Dual-fuel engine technology allows the same engine to be operated on both gas and diesel fuel. This means that when running in gas mode, the environmental impact is minimized since NOx (nitrogen oxides) emissions are reduced by some 85 percent compared to diesel operation, SOx (sulfur oxide) emissions are completely eliminated as gas contains no sulfur, and emissions of CO2 are lowered by as much as 30 percent. Natural gas has no residuals, and thus the production of particulates is practically non-existent.

Harvey Gulf is leading the way in the U.S. with orders for four LNG-powered, dual-fuel offshore supply vessels. The vessels will have Green Passport Certification from the American Bureau of Shipping and will exceed the strictest emission-control standards. They will be built by Trinity Offshore at its Gulfport, Mississippi shipyard and powered by Wärtsilä engines. Deliveries are scheduled to begin next year.

One concern with LNG is the location of the fuel tanks. Since LNG is not as dense as petroleum, it requires double to triple the storage space. Norway has long been a leader in LNG-powered offshore vessels, and it has located some LNG tanks under accommodation spaces, building protective coffers to hold them, which is permissible under IMO regulations. The Harvey Gulf vessels will have tank placement under the work deck. Another option is on the deck, where they can vent in the event of a spill. This is what Washington State Ferries is considering for its LNG-powered vessels.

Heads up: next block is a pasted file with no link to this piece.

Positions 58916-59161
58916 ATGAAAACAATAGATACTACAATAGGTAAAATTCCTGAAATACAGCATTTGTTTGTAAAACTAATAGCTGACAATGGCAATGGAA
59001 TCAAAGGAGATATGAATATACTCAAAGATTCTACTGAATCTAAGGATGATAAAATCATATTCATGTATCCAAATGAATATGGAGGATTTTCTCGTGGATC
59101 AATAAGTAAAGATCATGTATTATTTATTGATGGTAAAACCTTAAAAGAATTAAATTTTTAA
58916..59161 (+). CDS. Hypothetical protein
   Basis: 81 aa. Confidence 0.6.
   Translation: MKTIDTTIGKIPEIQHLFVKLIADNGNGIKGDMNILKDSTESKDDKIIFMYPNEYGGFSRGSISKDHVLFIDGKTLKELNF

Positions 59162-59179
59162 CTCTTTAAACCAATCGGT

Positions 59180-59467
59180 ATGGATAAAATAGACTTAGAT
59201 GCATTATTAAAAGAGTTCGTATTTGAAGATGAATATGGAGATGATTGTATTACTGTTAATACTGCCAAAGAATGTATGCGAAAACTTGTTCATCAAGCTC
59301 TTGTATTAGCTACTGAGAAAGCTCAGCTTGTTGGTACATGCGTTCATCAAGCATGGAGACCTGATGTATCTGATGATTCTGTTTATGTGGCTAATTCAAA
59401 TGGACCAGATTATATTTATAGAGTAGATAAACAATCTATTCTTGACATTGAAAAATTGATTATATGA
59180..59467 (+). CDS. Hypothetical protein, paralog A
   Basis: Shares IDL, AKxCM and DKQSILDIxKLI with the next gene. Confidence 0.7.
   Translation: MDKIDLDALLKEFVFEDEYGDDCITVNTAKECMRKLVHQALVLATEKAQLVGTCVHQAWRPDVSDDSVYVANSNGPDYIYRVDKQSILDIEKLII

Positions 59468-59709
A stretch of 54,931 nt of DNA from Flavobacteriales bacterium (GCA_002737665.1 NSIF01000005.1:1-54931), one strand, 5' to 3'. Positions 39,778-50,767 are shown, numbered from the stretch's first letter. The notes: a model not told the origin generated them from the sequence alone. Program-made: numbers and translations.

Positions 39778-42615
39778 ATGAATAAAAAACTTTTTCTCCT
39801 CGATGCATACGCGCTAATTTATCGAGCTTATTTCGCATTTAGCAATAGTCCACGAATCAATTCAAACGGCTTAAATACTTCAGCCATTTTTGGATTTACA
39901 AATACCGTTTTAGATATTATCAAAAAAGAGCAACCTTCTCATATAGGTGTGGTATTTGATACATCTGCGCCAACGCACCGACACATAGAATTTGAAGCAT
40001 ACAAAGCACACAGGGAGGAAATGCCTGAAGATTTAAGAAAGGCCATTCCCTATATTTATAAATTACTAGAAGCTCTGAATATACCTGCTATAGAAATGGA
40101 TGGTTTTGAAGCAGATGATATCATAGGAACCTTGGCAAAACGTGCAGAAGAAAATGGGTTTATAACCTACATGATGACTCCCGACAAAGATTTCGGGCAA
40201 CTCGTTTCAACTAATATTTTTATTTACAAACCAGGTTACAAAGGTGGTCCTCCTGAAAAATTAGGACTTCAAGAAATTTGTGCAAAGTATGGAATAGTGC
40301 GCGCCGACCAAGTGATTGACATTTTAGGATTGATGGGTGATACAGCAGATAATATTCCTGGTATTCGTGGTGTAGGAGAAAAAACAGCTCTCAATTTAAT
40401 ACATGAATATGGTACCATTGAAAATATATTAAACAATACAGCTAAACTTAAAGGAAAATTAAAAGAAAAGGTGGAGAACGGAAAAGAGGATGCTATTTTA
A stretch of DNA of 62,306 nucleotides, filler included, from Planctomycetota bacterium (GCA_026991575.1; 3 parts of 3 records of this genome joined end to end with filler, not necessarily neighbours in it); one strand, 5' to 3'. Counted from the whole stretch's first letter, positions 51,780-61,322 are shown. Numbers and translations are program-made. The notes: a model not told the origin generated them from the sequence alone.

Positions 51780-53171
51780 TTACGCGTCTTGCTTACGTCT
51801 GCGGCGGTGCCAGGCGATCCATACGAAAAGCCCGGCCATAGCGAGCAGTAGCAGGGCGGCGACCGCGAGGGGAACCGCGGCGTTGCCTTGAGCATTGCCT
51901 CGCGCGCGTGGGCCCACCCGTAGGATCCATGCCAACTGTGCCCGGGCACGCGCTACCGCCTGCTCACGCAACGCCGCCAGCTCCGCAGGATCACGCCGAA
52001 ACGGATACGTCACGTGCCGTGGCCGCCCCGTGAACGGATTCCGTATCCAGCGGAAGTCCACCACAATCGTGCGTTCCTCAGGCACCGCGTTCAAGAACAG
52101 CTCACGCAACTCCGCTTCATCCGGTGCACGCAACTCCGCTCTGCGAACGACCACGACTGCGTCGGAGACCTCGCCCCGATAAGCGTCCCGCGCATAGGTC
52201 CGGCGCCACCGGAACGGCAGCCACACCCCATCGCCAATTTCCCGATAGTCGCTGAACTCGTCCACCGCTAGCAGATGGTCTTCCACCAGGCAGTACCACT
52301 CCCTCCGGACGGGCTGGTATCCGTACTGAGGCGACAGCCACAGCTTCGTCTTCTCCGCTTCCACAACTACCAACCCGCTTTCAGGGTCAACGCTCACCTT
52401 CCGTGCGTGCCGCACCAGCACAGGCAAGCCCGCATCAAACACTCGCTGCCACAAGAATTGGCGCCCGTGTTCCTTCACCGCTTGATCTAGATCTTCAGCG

LNG Gas Stations?
In addition to the environmental benefits that LNG offers, it’s also cheap compared with diesel fuel. This has prompted not just maritime but trucking companies – that’s right, trucking companies – to consider its use. In the Ports of Los Angeles and Long Beach, Peterbilt day cabs are powered by LNG. In Waco, Texas, Peterbilt LNG trucks will deliver and remove water in fracking operations. In Frierson, Louisiana, Encana Corp. opened an LNG fueling station to service heavy-duty trucks operated by Heckman Water Resources, which recently ordered 200 of the big LNG-powered rigs. And in Seville, Ohio, Clean Energy Fuels dedicated a new LNG filling station in February to serve Dillon Transport’s expanding fleet of LNG trucks contracted to Owens Corning.

So don’t be surprised the next time you drive down the interstate to see a gas station marked “LNG.” You read the sign right. – MarEx

Jack O’Connell is Senior Editor of The Maritime Executive.

The opinions expressed herein are the author's and not necessarily those of The Maritime Executive.